The doctor who invented the life-saving Heimlich maneuver has died

Earlier this year, Heimlich used the maneuver he invented to save a woman from choking.
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The doctor who invented the Heimlich maneuver – a technique to save people from choking – has died at the age of 96.

Dr. Henry Heimlich had a heart attack earlier this week and had been admitted to Christ Hospital in Cincinnati, KARE 11 reports. He died there Saturday morning.

Heimlich had been a thoracic surgeon. According to his website, he spent 70 years doing medicine.

His biography says Heimlich started his career during World War II, where he developed a treatment for eye infections.

He later became the first American surgeon to perform a reversed gastric tube operation – it replaces a damaged esophagus with a tube made from the patient's stomach.

Heimlich also invented the Heimlich Chest Drain Valve, which prevents lungs from collapsing after chest trauma.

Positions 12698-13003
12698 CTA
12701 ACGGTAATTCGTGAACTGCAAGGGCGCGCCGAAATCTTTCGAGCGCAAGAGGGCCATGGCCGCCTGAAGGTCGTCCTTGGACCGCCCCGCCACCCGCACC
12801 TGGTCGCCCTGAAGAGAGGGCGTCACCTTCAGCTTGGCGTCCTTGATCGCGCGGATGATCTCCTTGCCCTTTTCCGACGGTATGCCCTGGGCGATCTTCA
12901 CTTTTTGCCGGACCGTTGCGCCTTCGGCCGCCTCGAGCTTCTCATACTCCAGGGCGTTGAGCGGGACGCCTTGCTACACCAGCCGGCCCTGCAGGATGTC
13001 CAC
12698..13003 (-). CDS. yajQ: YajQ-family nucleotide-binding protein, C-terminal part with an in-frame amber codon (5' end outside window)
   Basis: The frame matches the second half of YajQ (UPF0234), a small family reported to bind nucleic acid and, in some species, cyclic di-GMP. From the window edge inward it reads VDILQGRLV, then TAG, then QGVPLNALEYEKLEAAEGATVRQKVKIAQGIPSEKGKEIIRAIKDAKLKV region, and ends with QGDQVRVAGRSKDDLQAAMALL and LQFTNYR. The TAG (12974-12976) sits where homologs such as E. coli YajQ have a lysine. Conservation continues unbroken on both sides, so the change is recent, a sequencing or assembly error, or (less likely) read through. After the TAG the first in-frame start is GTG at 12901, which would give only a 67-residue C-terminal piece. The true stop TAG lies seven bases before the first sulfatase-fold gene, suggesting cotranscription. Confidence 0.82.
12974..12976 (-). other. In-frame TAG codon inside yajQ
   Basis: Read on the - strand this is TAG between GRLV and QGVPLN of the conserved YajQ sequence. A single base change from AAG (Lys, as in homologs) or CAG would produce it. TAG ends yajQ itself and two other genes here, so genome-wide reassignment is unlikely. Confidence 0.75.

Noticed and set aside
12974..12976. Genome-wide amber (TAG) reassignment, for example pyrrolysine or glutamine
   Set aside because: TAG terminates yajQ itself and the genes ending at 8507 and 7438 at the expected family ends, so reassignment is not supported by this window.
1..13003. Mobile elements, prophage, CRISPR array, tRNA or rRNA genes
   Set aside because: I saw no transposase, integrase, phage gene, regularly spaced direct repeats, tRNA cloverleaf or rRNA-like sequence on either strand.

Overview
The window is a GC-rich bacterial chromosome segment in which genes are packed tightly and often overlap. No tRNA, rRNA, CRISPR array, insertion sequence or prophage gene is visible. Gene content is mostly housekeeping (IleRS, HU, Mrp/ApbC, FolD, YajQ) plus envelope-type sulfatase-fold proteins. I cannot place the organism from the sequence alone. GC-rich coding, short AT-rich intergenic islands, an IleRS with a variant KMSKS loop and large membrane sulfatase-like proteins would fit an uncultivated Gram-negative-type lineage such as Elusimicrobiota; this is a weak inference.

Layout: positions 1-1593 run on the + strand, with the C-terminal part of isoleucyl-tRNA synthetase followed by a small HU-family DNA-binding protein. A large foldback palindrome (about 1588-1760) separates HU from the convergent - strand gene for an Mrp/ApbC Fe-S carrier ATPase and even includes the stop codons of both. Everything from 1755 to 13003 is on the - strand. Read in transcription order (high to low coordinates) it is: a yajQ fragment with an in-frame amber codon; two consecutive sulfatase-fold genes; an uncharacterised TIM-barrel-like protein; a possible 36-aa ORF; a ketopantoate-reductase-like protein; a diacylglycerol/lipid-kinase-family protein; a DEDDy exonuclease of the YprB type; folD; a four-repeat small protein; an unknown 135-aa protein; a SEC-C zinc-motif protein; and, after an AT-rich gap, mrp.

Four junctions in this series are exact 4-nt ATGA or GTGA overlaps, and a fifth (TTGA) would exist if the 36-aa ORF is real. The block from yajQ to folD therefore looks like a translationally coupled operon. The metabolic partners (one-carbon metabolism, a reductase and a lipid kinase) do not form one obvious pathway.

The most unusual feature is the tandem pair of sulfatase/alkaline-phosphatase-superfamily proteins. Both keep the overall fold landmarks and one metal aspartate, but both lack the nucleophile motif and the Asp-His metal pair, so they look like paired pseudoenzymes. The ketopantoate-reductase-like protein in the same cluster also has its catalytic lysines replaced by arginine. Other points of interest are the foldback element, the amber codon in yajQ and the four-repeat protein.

In the 1970s, the surgeon developed what he would become most famous for: the Heimlich maneuver. According to CNN, a lot of people died from choking back then. So Heimlich came up with a simple maneuver that involves using abdominal thrusts to expel the object from the victim’s airway.

The BBC says it's saved about 100,000 people in the U.S. from choking. To learn how to do it, click here.

The surgeon was inducted into two halls of fame because of that anti-choking maneuver: Engineering and Science in 1985 and Safety and Health in 1993.

And earlier this year – at the age of 96 –Heimlich actually successfully used that technique to save a woman's life.

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